R (MK) v Wolverhampton City Council AAJR [2013] UKUT 177 (IAC) (Upper Tribunal Judge Lane): Click here for judgment.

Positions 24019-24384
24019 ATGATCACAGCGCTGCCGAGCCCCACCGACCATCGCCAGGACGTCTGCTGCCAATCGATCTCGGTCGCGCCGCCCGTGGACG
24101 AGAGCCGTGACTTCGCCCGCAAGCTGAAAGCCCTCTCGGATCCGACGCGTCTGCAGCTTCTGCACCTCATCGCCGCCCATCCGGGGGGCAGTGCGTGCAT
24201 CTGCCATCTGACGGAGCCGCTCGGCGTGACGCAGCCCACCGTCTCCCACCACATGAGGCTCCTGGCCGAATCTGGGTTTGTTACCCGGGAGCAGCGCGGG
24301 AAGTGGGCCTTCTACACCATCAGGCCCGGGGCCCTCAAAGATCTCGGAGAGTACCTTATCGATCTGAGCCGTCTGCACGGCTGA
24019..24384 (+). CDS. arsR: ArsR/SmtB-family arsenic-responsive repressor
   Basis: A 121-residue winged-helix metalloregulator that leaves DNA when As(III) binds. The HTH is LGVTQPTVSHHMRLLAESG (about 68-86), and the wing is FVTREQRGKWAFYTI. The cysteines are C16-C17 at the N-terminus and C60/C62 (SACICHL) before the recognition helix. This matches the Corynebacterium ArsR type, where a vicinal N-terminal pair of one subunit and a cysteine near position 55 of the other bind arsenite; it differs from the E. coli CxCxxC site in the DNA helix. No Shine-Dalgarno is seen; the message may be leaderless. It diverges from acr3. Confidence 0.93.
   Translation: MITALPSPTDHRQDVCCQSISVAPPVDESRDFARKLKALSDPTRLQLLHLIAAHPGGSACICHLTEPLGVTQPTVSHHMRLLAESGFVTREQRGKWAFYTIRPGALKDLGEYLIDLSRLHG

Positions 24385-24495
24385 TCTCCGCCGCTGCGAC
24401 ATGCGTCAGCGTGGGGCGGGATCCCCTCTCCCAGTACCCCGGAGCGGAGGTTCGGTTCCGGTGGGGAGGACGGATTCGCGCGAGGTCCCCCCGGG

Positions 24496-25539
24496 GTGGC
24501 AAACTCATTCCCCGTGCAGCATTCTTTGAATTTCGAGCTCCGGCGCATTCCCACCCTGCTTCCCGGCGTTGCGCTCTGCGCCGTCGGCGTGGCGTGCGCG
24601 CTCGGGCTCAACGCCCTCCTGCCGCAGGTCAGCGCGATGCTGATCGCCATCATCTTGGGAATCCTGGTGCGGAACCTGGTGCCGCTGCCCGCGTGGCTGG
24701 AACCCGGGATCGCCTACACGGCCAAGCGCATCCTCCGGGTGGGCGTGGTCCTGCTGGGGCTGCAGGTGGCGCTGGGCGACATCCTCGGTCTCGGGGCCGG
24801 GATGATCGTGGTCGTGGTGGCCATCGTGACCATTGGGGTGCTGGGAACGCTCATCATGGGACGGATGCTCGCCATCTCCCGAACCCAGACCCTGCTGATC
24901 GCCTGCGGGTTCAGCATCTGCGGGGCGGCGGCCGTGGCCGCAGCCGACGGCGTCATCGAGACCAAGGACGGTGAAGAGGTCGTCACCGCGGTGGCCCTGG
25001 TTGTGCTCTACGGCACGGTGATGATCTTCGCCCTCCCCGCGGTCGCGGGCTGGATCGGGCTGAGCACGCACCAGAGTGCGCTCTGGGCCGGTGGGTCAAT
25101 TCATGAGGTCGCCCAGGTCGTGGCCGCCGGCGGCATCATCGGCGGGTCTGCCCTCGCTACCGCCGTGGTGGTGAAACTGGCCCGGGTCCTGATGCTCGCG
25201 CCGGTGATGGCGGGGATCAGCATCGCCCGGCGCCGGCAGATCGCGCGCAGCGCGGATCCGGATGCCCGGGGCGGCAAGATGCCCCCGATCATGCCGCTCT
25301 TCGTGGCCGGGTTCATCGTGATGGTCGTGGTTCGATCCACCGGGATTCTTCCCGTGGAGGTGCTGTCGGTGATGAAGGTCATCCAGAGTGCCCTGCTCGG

R (GE) v SSHD and Bedford Borough Council (extempore), 22 May 2013 (CMG Ockelton): The Claimant is a young person who on arrival in the UK was detained by the SSHD. She claimed to be a child. Her age was disputed. The SSHD sought to return her to Italy under the Dublin II regulations. She contended that as a child, she was not removable under article 6 of the Dublin II regulations. Bedford carried out an assessment of her whilst in detention (an application for her to be released into the community the assessment having failed). The removal part of the claim was stayed behind the age dispute. GE challenged the age assessment and subsequently was released into the community. The judge granting release refused to release her into the care of Bedford. She was provided with asylum support accomodation by the SSHD. Permission was granted to challenge the age assessment. At trial, the Judge struck out the claim on a preliminary argument made by Bedford that as the Claimant had never been in the care of the local authority, she could not, now 18 on her own case, contend that any duties under the Children Act 1989 were or continue to be owed to her. Thus there was no utility in making a finding as to her age. Judgment not available yet.